Shade from trees will often reduce the photosynthetically active radiation (PAR) by about 80%. For example, the area in full sun on this green had a photosynthetic photon flux density (PPFD) of 749 micromoles of photons per square meter per second.
An adjacent area on the same green, but in tree shade, had a PPFD of 139.
It is possible to make a good estimate of the effect of shade, and to know just how much PAR is reaching the turf, without using a meter. Take this putting green, for example, with part of it in sun and part in tree shade.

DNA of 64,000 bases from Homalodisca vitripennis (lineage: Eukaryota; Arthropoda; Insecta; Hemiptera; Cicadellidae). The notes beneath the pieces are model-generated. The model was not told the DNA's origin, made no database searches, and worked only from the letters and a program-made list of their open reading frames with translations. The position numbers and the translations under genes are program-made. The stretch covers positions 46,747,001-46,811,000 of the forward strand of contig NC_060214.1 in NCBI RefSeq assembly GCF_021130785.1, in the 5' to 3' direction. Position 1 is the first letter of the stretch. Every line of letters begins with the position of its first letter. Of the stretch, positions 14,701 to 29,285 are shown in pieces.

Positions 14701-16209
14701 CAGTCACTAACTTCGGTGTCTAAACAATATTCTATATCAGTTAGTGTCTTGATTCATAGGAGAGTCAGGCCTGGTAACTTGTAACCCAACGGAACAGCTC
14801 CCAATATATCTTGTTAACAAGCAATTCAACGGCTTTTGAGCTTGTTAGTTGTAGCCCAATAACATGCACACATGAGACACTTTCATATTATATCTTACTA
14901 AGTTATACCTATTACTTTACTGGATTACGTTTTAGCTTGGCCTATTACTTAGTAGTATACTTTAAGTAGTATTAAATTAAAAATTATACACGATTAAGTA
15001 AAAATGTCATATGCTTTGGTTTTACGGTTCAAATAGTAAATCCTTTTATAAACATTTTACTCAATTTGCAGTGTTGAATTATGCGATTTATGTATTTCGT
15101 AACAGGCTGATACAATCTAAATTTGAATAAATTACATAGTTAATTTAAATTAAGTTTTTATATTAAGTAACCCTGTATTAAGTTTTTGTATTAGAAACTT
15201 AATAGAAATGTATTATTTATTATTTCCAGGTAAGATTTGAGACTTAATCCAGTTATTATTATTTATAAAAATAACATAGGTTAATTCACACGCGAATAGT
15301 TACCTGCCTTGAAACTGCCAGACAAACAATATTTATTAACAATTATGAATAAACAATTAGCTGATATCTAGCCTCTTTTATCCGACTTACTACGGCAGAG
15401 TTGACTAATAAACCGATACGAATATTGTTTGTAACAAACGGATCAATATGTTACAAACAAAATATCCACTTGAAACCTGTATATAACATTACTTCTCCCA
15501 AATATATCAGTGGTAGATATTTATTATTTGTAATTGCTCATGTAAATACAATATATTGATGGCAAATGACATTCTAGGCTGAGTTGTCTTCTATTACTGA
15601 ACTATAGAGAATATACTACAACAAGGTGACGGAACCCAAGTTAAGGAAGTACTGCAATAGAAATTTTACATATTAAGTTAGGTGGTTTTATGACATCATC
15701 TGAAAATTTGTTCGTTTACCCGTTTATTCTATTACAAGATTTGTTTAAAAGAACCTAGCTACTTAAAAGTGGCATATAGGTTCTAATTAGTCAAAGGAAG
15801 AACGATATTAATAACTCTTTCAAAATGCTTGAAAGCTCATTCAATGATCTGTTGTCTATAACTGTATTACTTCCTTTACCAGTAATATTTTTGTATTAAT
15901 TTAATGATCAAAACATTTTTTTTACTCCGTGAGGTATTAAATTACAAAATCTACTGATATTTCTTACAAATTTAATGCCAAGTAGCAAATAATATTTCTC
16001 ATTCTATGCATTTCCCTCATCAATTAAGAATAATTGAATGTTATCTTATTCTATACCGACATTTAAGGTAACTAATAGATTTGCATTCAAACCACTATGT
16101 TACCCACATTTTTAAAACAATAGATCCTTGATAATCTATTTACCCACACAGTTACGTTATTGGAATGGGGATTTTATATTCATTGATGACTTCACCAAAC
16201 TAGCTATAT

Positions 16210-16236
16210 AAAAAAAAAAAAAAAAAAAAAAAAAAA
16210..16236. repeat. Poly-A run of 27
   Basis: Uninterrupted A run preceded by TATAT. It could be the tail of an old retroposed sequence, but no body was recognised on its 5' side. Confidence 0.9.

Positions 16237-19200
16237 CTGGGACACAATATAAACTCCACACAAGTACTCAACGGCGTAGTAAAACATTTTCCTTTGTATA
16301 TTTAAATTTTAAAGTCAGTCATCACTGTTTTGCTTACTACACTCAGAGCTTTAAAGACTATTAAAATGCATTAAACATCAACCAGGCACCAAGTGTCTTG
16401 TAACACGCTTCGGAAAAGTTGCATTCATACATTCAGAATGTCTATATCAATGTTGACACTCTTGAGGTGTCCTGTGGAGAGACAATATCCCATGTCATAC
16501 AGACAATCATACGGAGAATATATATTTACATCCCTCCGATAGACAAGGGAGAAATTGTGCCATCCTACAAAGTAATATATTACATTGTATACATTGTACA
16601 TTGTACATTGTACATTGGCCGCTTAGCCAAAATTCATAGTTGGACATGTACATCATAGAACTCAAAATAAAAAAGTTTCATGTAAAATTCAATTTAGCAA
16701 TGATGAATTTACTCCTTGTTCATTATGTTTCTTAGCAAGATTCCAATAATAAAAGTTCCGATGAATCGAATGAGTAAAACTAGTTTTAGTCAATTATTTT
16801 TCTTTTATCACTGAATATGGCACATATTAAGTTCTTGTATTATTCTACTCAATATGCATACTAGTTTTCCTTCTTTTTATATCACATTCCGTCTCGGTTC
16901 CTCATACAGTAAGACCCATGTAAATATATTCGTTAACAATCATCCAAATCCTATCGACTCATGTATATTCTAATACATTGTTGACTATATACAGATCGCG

The PPFD in sun (with no clouds) can be estimated by knowing the day of the year, the time of the day, the latitude, and the longitude. This Shiny app makes the calculation based on those inputs. The calculated PPFD by that app is pretty close to the measured PPFD. Here are some calculated PPFDs compared with measured PPFDs from sites in full sun, unobstructed by clouds.
If you are in full sun with no clouds, then you can get a good estimate of PPFD from the app.
If there is tree shade, I'd assume that the PPFD in shade is 20% of that in full sun.
If there are clouds, I'd look for my shadow and look for the sun, to get an estimate of how much the clouds are reducing the PAR, as described here.